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Tibia and Vertebra Bone Structure Changes in Old-Male Spontaneously Hypertensive Rats by Quantitative Micro-CT

  • Author(s): Lee, Tzu-Cheng
  • Advisor(s): Seo, Youngho
  • et al.
Abstract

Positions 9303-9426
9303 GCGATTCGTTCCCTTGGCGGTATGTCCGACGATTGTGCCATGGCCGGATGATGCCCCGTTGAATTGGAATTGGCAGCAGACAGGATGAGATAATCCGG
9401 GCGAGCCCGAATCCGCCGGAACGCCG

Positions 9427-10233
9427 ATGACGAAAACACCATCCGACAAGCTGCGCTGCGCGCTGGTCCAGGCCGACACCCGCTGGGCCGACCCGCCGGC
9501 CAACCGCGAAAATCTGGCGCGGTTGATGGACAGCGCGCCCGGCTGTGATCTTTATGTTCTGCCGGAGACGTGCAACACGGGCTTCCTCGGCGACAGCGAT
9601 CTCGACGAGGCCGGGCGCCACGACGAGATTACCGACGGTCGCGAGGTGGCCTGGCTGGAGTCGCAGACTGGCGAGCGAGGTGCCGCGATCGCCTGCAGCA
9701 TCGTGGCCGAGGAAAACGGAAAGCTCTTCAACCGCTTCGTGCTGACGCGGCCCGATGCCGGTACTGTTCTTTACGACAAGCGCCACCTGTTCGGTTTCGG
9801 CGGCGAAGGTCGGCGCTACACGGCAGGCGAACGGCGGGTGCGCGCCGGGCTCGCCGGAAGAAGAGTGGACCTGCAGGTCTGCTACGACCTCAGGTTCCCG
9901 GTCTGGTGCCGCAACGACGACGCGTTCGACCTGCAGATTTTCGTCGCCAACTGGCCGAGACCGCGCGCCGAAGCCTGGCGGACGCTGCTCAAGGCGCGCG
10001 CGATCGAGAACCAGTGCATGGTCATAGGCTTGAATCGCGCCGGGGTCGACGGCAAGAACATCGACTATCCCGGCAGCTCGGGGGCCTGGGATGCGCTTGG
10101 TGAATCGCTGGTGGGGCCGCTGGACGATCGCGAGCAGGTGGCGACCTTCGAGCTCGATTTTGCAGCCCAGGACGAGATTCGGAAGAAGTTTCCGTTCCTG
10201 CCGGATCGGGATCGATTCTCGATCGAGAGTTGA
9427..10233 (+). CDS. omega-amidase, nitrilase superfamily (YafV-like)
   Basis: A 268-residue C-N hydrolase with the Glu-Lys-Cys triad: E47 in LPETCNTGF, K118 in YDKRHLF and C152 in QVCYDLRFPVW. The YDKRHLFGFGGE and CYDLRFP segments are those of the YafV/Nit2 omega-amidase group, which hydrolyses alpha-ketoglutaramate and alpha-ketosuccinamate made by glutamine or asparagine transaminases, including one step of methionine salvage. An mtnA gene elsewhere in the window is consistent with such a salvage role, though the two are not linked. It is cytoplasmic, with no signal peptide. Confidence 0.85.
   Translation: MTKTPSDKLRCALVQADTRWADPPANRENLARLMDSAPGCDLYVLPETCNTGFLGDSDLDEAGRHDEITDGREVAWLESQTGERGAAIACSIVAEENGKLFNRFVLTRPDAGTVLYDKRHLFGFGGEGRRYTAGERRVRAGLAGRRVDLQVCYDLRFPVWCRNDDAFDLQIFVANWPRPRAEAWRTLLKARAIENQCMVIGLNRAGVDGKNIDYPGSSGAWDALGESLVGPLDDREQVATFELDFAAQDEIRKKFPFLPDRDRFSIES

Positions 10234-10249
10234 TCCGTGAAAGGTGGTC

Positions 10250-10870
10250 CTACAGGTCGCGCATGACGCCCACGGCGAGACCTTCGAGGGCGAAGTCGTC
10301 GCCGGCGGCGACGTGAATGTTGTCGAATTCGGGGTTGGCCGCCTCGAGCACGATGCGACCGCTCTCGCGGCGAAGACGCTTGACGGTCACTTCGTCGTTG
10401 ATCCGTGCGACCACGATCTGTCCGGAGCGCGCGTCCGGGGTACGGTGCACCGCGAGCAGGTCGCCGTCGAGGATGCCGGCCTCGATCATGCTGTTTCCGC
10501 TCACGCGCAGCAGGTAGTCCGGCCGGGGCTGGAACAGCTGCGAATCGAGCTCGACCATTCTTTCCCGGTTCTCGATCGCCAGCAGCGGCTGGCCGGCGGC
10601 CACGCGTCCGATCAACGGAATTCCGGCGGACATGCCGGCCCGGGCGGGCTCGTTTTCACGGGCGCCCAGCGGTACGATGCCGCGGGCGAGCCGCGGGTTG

Studies have shown that hypertension is associated with abnormalities of calcium metabolism, and it may lead to increase the risk of fractures and osteoporosis. However, several recent clinical findings in the past decade revealed an inverse correlation between bone mineral density (BMD) and hypertension in large cohorts of old male subjects. In this report, we further investigated whether this positive correlation between bone loss and hypertension could be also observed in animal models of hypertension. The use of animal models (Spontaneously Hypertensive Rats, SHR) can lead us to a better understanding of the correlation without other confounding factors. We used high-resolution micro-computed tomography to investigate the BMD and bone structure differences in the tibial and vertebral regions of two-year-old male SHRs in comparison to those in normotensive rats (Wistar-Kyoto, WKY). Moreover, we also applied the finite element analysis (FEA) and the bone biomarker test to further examine whether there are significant differences between these two groups. Surprisingly, almost all bone quality indices of the tibial region showed significant statistical differences (p<0.01) between the SHR and the WKY. In the tibial metaphysis part, the SHR group showed significant increase in the bone fraction (BV/TV, 29.5%), bone number (Tb.N, 31.4%), connectivity density of bones (Conn.D, 138%), and decrease in the bone separation (Tb.Sp, -27.9%), cortical thickness (Ct.Th, -18.2%), cortical bone density (Ct.TMD, -1.9%), and structure model index (SMI, -21.6). In addition, the 2-dimensional histomorphometric scan on the tibial diaphysis region also showed that the bone quality is better in SHR than WKY rats. On the contrary, SHRs significantly lost concentrations of two bone formation markers (Vitamin D25H and P1NP), and had elevated S-CTX concentrations (a bone resorption marker) compared to WKYs. In this reports we revealed that even the loss of bone mass continued happening in old-male SHRs, through the changes of bone microarchitectures, the bone quality was getting better at the same time.

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